(Probably the least desirable option is to include it as a note within an existing technique because it will be lost in the text).

I suggest the following  specific failure techniques for consideration:
1. About table caption and summary:
i. Failure technique: Table caption duplicates  / repeats the table’s title marked up with h<n> tag That is placed above the table
ii. Failure technique: Table summary attribute duplicates / repeats the table’s caption or  title marked up as a heading 
2. About INPUT buttons:
Failure technique: Setting an alt or title attribute for  <input type = "button", "submit", or "reset">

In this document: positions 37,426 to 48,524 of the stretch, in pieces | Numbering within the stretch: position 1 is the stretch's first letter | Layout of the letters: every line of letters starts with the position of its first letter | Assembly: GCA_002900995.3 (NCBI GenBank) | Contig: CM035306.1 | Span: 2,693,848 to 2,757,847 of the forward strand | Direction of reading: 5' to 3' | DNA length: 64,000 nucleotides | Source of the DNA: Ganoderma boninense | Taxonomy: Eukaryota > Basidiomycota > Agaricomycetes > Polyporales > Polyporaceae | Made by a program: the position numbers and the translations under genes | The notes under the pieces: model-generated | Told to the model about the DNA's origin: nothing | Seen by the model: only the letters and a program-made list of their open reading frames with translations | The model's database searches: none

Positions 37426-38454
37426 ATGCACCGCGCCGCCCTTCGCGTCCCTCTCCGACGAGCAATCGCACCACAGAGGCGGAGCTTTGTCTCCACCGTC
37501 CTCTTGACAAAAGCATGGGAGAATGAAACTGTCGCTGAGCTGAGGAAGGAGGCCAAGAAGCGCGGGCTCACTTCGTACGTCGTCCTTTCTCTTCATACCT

3. About FIELDSET:
Failure technique: Improper use of FIELDSET:
This should cover:
-	Use of a FIELDSET with a LEGEND for the form’s title (say, “Registration Form”) as a wrapper for an entire form.
-	Use of a FIELDSET (without a LEGEND as a wrapper for an entire form simply for the border that FIELDSET creates (Note: This is mentioned in  a sort of indirect way in H71, where it says “LEGEND should be the first element in a FIELDSET)

4. About longdesc
Failure technique:Text alternative for an image provided by the longdesc attribute is invalid
This should cover:
-	The text alternative rendered via the longdesc merely a duplication of the value of the alt attribute; i.e. -it contains no additional information  
-	The value of the longdesc attribute is  a text string and not an htm file 
-	The value of the longdesc points to a non-existent htm file 

5. About skip nav link
Failure technique: Placing a ‘skip navigation’ link  above a set of footer links at the end of a page